Twenty years ago, the campus launched the Freshman and Sophomore Seminars. Then Vice Chancellor John Heilbron remembers the occasion in this way:
“The Freshman Seminars owe their existence to the combination of a good idea and a bad budgetary situation. In 1992 the University suffered deep cuts in its state budget and threats of further curtailments. The legislature resounded with the old complaints that the faculty did not teach enough. To demonstrate that we could do more with less, we asked departments to contribute a certain number of freshman seminars above their normal teaching program. Many faculty members liked the free format and welcomed the opportunity to teach their subjects or any others to clever self-selected students. The response was most gratifying especially among senior professors. The fervor reached the upper reaches of the administration, which furnished some expensive volunteers. It is a tribute to Berkeley that the program continued after the financial threat subsided. We are again under threat. If we scale up the Freshman Seminars in proportion to its seriousness, half the faculty should be teaching them.”
In fact, 732 Senate faculty members have taught in the program over the last twenty years. And many of those are so loyal to the program, so dedicated to our youngest students, that they teach repeatedly, year after year. At an anniversary party and awards ceremony on October 22, 2012, eighty-seven faculty members (some in absentia) were honored for having taught ten or more seminars. Twenty-one of these have taught twenty or more seminars, i.e. at least one per year, and three of them—Professors David Wright, George Chang, and David Wood—have taught more than thirty apiece.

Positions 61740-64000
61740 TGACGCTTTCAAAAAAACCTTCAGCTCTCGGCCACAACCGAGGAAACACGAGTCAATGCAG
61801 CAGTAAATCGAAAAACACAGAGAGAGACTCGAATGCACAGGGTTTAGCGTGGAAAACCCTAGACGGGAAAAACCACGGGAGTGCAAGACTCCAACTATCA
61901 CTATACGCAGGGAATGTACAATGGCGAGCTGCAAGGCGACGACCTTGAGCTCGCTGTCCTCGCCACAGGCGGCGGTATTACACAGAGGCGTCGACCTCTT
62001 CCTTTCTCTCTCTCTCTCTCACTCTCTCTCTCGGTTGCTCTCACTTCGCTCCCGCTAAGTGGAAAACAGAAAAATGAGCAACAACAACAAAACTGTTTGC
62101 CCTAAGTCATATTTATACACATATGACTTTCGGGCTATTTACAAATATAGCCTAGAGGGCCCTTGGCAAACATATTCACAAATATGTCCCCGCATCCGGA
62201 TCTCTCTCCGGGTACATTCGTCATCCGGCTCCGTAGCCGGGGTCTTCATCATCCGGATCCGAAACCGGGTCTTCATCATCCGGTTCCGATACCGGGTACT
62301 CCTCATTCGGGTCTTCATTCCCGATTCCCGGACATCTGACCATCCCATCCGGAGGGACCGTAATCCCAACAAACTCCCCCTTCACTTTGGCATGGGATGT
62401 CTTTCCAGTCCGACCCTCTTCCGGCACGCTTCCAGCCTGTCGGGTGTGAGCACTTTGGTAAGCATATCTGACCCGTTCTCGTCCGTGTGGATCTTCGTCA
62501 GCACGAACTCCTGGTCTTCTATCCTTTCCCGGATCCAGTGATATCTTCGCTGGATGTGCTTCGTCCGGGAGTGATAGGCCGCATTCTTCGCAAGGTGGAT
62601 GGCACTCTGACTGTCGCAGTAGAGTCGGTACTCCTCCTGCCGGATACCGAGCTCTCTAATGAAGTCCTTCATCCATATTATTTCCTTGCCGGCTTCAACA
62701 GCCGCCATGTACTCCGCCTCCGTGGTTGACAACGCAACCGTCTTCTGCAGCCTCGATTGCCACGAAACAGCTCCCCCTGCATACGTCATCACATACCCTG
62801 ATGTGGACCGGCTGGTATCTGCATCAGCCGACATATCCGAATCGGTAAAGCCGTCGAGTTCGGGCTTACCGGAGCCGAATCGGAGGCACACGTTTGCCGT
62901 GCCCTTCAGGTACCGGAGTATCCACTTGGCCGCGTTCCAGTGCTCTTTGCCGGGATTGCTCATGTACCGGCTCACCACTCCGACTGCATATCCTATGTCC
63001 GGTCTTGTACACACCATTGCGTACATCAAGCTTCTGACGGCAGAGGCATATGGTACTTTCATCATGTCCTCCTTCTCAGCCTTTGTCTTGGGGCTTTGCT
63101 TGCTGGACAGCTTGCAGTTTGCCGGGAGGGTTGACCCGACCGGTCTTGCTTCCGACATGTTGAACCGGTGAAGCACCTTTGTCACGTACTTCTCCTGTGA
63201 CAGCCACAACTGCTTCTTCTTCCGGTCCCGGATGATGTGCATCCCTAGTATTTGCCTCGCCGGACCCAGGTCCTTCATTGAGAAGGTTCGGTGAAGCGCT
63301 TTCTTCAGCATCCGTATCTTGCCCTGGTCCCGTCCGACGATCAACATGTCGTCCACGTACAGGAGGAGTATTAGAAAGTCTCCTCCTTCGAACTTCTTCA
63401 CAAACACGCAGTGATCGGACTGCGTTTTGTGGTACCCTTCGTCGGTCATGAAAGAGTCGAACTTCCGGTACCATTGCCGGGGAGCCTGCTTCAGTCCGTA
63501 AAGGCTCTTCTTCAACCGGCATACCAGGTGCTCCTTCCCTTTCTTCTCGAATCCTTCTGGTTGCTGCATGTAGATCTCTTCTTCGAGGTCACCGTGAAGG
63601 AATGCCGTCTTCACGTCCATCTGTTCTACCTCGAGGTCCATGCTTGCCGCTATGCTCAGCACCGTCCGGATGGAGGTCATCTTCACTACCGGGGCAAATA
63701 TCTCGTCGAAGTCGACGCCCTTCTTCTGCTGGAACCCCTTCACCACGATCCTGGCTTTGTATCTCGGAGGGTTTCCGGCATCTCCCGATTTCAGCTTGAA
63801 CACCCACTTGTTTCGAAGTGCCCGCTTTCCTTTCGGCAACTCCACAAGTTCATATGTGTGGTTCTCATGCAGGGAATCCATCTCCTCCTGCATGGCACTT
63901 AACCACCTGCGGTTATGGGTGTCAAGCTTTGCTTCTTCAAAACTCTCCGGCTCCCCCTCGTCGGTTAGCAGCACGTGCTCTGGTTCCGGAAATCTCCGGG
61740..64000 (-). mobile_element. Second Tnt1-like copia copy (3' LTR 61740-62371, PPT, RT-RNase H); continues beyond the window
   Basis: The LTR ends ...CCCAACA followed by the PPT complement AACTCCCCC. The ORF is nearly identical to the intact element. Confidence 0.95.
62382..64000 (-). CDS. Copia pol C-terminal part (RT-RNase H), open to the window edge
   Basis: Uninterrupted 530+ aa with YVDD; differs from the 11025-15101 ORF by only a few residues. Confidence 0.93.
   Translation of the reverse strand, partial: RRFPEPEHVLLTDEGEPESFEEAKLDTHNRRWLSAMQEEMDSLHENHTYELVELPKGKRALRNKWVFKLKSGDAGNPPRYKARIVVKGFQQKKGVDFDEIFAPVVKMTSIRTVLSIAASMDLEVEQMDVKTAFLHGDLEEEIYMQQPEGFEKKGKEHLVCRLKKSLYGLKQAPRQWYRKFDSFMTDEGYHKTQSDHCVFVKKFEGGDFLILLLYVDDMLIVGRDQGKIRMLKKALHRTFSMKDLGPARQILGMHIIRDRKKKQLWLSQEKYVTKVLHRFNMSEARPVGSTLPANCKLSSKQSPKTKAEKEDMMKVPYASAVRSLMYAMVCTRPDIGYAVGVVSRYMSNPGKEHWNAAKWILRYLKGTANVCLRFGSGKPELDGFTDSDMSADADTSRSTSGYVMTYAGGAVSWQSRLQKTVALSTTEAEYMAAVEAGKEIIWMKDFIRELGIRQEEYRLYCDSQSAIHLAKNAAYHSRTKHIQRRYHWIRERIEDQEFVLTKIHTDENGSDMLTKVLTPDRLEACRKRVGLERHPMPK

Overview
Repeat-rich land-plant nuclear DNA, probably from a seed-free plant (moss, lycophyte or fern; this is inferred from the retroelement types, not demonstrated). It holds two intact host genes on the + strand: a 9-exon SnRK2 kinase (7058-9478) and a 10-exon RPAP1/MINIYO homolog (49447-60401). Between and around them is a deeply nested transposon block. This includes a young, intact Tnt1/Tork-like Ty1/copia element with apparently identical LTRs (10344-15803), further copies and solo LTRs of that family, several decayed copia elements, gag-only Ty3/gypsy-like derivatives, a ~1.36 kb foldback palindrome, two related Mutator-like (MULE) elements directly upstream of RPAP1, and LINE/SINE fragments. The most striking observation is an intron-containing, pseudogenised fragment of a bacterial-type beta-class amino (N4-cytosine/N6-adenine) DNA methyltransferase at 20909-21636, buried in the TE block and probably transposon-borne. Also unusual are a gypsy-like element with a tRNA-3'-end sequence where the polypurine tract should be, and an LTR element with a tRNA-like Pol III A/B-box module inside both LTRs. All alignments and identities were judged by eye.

The faculty members in attendance spoke enthusiastically about the contact with fresh, eager, bright students that the program provides. Several said that they offered their first seminar for the grant funding, but return to teach again and again because of the students.
The faculty and students also enjoy a wide range of activities and experiences in these courses, from sailing expeditions to poetry recitations, from conducting experiments to writing and performing theatrical monologues. If you can think of an activity you would like to engage in with a small group of lower-division students, the program would welcome your participation.
Approximately 3,000 students each year take Freshman and Sophomore Seminars. However, over 4,000 new freshmen arrive on campus each year, so we have never yet absorbed all of the demand for seminars. Faculty members who have not yet experienced the rewards of teaching in the program might be inspired by some sample comments by those who have:
“I decided to teach a Freshman Seminar initially because it represents yet another way of giving back to the UCB community, which over the many years has given me so much.”
“I enjoy the small seminar environment and the freedom to reinvent myself as a teacher in areas outside of my research expertise.”
“We cannot seriously claim that we compete with the Harvards and Princetons of the world when we offer a rather impersonal experience to our undergraduates (as we certainly do, in most cases). The freshman seminar program is a wonderful and tangible way to improve the undergraduate experience and get to know our students.”
“The group I got was really sharp and energetic and I enjoyed talking with them; in fact, I think I feel more encouraged in general about our undergraduates since teaching the seminar.”
“I was really struck by the students’ motivation and intelligence, very different from what happens in bigger classes.”
For more faculty—and student testimonials, check out the lively video produced on the occasion of the twentieth anniversary of this beloved campus program.